Some days, I worked the front desk and received phone calls from Syria, people pleading for us to get them out. I could do nothing. Then there were the Afghans and Iraqis who had faithfully served the American war effort. They endured injury, death threats, and ostracization, then finally made it to America — only to find the country they had helped had turned hostile to them. Despite the war’s cost they expressed love for a country in which were not yet citizens. One man even joined the Army to go back to help Afghanistan.

The more time I spent with the refugees, the less I wanted to return to the battlefield. I found those families so foreign to me, yet so familiar. I often told them that my parents were refugees like them, and in this way opened a door into their sorrows and the small comforts of their inner lives.

I only cried once. There was an Afghan family who had two beautiful little girls. One was of school age, elated at the strange new sights and sounds of the city. The other was just a toddler stricken by leukemia, a common ailment in wartime Afghanistan, as well as Iraq. Burn pits and expended munitions poisoned their environment. I found a corner, dark and quiet, and sobbed silently.

The emotional fatigue was often too much. It was easier to dehumanize our clients than to share their suffering. I saw the same among my comrades in the Army — there is not enough room in one’s heart for all the pain. My coworkers weren’t bad people; they were just stretched too thin. The agency staff toiled long hours, sacrificing out of their own pockets, yet not matter how hard they tried those ramshackle apartments never looked like home, just another waypoint on a long road.

One day, I conducted an intake for a new client, just arrived from West Africa during the Ebola outbreak. I asked his father’s name. He said a name. He was dead. I asked his mother’s. Again, he said a name. Also dead. I asked after his siblings. He named them each — a large family. All dead.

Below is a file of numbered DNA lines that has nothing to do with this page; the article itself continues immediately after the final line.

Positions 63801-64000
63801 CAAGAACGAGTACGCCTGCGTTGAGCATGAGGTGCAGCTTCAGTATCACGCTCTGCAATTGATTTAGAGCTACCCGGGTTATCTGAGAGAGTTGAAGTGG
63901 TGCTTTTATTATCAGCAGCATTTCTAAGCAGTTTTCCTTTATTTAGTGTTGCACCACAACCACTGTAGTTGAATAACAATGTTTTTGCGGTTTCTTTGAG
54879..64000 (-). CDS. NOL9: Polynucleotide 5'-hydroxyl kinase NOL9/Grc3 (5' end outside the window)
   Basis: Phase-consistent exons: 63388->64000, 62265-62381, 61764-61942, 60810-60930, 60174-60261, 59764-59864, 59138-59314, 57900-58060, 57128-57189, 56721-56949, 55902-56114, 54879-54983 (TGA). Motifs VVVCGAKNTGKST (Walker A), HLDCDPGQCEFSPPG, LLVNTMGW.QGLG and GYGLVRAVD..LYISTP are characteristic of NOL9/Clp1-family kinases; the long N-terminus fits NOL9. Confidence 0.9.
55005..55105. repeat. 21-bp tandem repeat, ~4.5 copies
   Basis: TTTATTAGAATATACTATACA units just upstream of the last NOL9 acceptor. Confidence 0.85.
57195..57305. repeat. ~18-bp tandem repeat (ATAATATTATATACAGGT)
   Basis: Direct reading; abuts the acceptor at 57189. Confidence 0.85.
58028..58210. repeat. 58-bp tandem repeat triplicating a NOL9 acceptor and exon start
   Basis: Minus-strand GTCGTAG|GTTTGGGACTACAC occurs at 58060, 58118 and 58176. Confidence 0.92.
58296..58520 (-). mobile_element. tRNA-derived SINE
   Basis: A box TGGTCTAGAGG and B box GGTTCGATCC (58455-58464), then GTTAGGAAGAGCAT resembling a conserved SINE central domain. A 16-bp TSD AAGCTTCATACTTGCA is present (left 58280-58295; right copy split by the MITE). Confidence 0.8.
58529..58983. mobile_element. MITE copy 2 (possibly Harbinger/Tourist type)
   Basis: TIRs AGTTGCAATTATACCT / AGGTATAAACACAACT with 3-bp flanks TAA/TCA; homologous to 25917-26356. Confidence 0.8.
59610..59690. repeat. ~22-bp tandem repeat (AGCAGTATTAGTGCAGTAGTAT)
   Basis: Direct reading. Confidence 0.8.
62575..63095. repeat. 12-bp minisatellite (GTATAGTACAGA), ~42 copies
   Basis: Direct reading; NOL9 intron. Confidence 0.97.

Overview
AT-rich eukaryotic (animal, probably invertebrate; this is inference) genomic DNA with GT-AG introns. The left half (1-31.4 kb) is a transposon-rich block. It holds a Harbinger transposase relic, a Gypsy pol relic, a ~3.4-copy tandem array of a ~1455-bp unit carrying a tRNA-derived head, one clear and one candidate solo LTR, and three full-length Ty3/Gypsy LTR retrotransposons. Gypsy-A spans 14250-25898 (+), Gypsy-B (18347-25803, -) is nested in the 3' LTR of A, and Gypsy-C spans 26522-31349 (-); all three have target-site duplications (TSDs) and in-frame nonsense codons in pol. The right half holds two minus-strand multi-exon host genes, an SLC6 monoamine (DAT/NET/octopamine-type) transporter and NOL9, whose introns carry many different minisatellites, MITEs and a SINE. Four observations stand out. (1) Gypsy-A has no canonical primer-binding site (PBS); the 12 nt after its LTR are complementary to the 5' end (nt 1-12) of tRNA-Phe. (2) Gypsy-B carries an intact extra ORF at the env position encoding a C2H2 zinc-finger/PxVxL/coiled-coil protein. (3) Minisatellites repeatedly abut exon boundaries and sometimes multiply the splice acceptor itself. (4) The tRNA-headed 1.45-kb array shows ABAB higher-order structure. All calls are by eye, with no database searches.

I put my hand on his shoulder, as I was trained. I told him I was here to talk. He should take his time, that I could refer him to a mental health professional if he was in distress. The client said nothing. I paused. Then I asked him to repeat his phone number for the intake form.

I felt nothing. I completed the intake. Lunchtime. More clients. The day ended. The remainder of my time at the agency I could only feel rage, sadness, or nothing at all. I knew that it would be unfair to the people I served if I stayed on. After a year tending those hungry, homeless, and tempest-tossed, I left. There are days I miss it, when I think I should give up the comfortable job and salary I have now. There are days I hate myself for leaving, because no matter how many people I helped, it will never make up for America’s longest war.

When our president signed his ban on Muslims and barred the way for refugees, America became a foreign country to me. As the son of refugees, I searched for home in the country that caused my family’s flight. As a soldier, I searched for home in America’s war. Now, as our borders constrict around one small, petty man in a high castle, I feel further from home than ever.

Author’s Note: The third paragraph above mistakenly states that I was in the infantry. In fact, I was in a cavalry scout platoon. That may not seem like a big deal since the roles were usually functionally the same in U.S. military operations in Afghanistan, but I don’t want to misrepresent myself, and I take a great deal of pride in having been a cavalryman.

Drew Pham is a Brooklyn-based writer. He served with the 10th Mountain Division in Afghanistan in 2010-11. Afterwards he spent a year in case management and employment services at a resettlement agency in New York City.

Photo credit: U.S. Department of Defense

Thomas E. Ricks covered the U.S. military from 1991 to 2008 for the Wall Street Journal and then the Washington Post. He can be reached at Twitter: @tomricks1